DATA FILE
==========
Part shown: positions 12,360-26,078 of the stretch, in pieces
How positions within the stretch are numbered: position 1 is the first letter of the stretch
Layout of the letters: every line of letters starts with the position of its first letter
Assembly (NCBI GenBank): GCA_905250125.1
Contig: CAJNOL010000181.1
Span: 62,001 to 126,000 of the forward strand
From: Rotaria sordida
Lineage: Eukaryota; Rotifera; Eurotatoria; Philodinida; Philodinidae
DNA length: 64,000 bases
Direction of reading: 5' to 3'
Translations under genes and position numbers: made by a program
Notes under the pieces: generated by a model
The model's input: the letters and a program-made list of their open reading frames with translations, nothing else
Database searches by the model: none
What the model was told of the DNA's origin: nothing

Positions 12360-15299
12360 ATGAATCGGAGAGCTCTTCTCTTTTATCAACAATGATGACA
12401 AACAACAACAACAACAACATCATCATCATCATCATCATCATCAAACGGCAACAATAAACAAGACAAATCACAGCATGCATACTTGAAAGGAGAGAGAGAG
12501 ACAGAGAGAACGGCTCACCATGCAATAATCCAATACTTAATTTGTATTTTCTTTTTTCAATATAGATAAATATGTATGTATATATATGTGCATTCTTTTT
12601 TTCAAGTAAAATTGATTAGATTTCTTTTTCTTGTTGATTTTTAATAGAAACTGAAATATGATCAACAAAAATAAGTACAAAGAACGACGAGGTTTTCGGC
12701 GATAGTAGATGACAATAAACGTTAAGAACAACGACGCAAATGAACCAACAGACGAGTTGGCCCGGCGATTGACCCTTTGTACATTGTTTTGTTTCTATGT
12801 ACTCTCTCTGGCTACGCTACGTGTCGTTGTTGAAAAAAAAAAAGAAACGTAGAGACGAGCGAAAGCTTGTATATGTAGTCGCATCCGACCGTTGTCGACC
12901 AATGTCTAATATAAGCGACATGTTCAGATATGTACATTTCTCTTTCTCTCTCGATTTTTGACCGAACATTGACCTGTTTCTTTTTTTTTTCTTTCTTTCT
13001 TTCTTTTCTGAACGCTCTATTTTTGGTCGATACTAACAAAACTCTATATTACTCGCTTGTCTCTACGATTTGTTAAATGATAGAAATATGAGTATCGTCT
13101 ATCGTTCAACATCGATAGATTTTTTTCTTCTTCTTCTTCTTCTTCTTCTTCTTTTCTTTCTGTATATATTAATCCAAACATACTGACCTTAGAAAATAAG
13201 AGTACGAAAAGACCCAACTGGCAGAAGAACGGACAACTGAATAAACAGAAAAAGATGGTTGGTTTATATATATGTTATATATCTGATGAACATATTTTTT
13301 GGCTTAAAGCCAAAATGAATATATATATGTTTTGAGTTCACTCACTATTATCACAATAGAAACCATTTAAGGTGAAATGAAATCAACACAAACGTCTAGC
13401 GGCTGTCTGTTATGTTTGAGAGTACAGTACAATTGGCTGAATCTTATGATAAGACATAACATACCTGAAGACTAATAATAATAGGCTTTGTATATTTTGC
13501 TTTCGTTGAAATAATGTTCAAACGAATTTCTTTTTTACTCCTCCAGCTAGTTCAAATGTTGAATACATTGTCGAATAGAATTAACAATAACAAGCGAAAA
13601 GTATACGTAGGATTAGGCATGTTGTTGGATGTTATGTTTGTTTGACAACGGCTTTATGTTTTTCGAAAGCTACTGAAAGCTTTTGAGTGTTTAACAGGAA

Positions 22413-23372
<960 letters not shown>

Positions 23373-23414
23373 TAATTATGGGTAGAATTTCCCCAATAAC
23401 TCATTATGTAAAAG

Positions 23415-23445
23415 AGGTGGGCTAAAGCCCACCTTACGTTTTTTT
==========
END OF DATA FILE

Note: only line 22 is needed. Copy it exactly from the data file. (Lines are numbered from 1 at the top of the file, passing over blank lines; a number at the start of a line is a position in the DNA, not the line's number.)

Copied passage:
12801 ACTCTCTCTGGCTACGCTACGTGTCGTTGTTGAAAAAAAAAAAGAAACGTAGAGACGAGCGAAAGCTTGTATATGTAGTCGCATCCGACCGTTGTCGACC